The key to a future filled with family stability and success starts with a good education. We can help you better understand what the educational landscape looks like for military spouses, and how to make use of all the possible government and corporate financial support that is made available to you for your family’s service to our country. If you have any topics that you would like to see us write about, feel free to email the editor:
PCS and Textbooks, the Heavy Choices

 To keep your textbooks or not, that is the question. At least it is for military spouses preparing for a PCS move.

When my family moved from Florida to North Carolina four years ago, the weight of our belongings wasn’t an issue. We were lugging everything northward by ourselves.

When we moved from North Carolina to Hawaii, every ounce counted. As the giant wooden crates quickly filled and the workers began to take bets on how much over our weight allotment we would be, I began to panic.

The first thing we ditched: the books.

But, I had graduated from college 10 years ago and been working in my field ever since. It was easier for me to pack only those I regularly used and store the rest. For military spouses in the middle of earning their degree or changing careers, it might not be so easy to let those professional tomes go.

And just because they are necessary for your professional development, doesn’t mean the military cares if they make it to your next home.

The amount of weight your family is allotted is based on paygrade, not the number of people you are packing for. Find a detailed listing at:

Only military members are allowed to declare their professional equipment. Those items are weighed and then removed from the total weight and shipped, basically, for free.

So, what’s a student to do? Choose wisely.

Multiple blogs and forums that discuss this very issue suggest keeping the books relevant to your field or those you genuinely have an interest in. Meaning, that 800-page, dry, narrative about the history of fleas? You’re probably safe to toss it.

Did you despise economics class but are hanging on to that darn book, just in case? Are you an economics major? If so, keep. If it was a one-time requirement class, toss the book.

Also, in the future, to avoid the issue altogether consider purchasing textbooks as ebooks or even renting books. Be sure to read the fine print, however. Several online book renters will not ship to APO or FPO addresses and many charge significantly higher shipping rates to Alaska and Hawaii.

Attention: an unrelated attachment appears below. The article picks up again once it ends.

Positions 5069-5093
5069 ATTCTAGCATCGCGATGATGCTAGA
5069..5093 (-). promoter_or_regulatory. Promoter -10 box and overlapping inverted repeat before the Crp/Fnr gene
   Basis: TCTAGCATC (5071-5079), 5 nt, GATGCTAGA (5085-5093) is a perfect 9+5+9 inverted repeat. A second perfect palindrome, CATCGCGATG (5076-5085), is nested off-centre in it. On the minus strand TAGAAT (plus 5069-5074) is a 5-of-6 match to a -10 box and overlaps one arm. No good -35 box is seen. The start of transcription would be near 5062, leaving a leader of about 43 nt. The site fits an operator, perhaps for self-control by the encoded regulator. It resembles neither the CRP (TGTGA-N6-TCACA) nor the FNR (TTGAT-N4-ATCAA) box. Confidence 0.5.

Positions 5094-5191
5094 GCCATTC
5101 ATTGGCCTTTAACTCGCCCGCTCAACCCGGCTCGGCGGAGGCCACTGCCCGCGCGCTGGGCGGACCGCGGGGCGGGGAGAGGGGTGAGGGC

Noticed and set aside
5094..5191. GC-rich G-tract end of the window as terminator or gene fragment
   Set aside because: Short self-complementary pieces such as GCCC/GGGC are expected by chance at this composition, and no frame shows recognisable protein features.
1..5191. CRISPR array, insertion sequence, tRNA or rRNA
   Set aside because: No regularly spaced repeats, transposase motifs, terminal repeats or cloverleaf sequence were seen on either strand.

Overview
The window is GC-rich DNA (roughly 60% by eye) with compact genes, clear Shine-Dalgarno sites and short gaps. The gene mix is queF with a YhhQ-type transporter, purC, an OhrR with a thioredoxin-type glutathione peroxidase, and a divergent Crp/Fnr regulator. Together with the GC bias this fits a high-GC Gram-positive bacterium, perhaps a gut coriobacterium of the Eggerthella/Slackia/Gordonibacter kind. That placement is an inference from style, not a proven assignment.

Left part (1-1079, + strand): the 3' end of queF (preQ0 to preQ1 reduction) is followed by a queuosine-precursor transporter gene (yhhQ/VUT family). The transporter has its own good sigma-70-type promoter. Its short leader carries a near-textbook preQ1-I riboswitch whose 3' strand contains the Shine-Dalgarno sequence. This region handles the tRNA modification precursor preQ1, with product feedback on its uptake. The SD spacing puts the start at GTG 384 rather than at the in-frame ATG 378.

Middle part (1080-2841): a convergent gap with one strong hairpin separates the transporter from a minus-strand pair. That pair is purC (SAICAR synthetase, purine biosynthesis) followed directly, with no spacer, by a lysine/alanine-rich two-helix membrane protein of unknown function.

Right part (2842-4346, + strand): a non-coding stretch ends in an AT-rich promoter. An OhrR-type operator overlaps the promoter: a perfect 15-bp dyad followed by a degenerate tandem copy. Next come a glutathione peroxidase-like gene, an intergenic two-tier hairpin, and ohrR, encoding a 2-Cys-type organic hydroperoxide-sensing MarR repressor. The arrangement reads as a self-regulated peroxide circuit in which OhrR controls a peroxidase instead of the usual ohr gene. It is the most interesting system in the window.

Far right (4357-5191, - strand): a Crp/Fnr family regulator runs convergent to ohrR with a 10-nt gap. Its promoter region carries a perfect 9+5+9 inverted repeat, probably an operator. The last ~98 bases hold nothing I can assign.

Still feel you’ve got to bring all those books? Try to do an annual purge and re-evaluate which you need to keep lugging around the globe and which can stay behind.

Here is information on shipping professional books, papers and equipment from the Personal Property Shipping Office which handles PCS logistics for all military branches. Remember, only the military member is allowed to declare PBP&E items.




When properly listed on the inventory, PBP&E are not counted as part of your weight allowance. Here's how to handle PBP&E.

  • Declare the PBP&E Weight - You must provide an estimated weight to enter on your application for shipment or storage. This constitutes an official declaration of intent to ship PBP&E. Spouse PBP&E is allowed up to 500 pounds net weight.
  • Separate PBP&E Items from the rest of your property so they may be packed, marked, and weighed separately.
  • Check your inventory - Before signing the inventory prepared by the movers be sure these items are listed as "PBP&E" and not as "books" or "miscellaneous." The proper designation of these items and the exclusion of the weight can be very important.

Depends on what the job is for military member weight allowance

PBP&E DOES NOT include office, household or shop fixtures, furniture (such as bookcases, desks, and file cabinets), or sports equipment.

PBP&E DOES include, when required to perform official duties, the following items:

  • Reference books, papers, and material.
  • Instruments, tools and equipment needed by technicians, mechanics, and other professionals.
  • Specialized clothing such as diving suits, flying suits, band uniforms and other apparel not considered to be normal or usual uniform, or clothing.
  • Communications equipment used in connection with the Military Affiliated Radio System.
  • Individually owned or specially issued field clothing or equipment, official awards, and other memorabilia given to a member by a uniformed service, professional society or organization, or a U.S. or foreign government.


For Military Spouses
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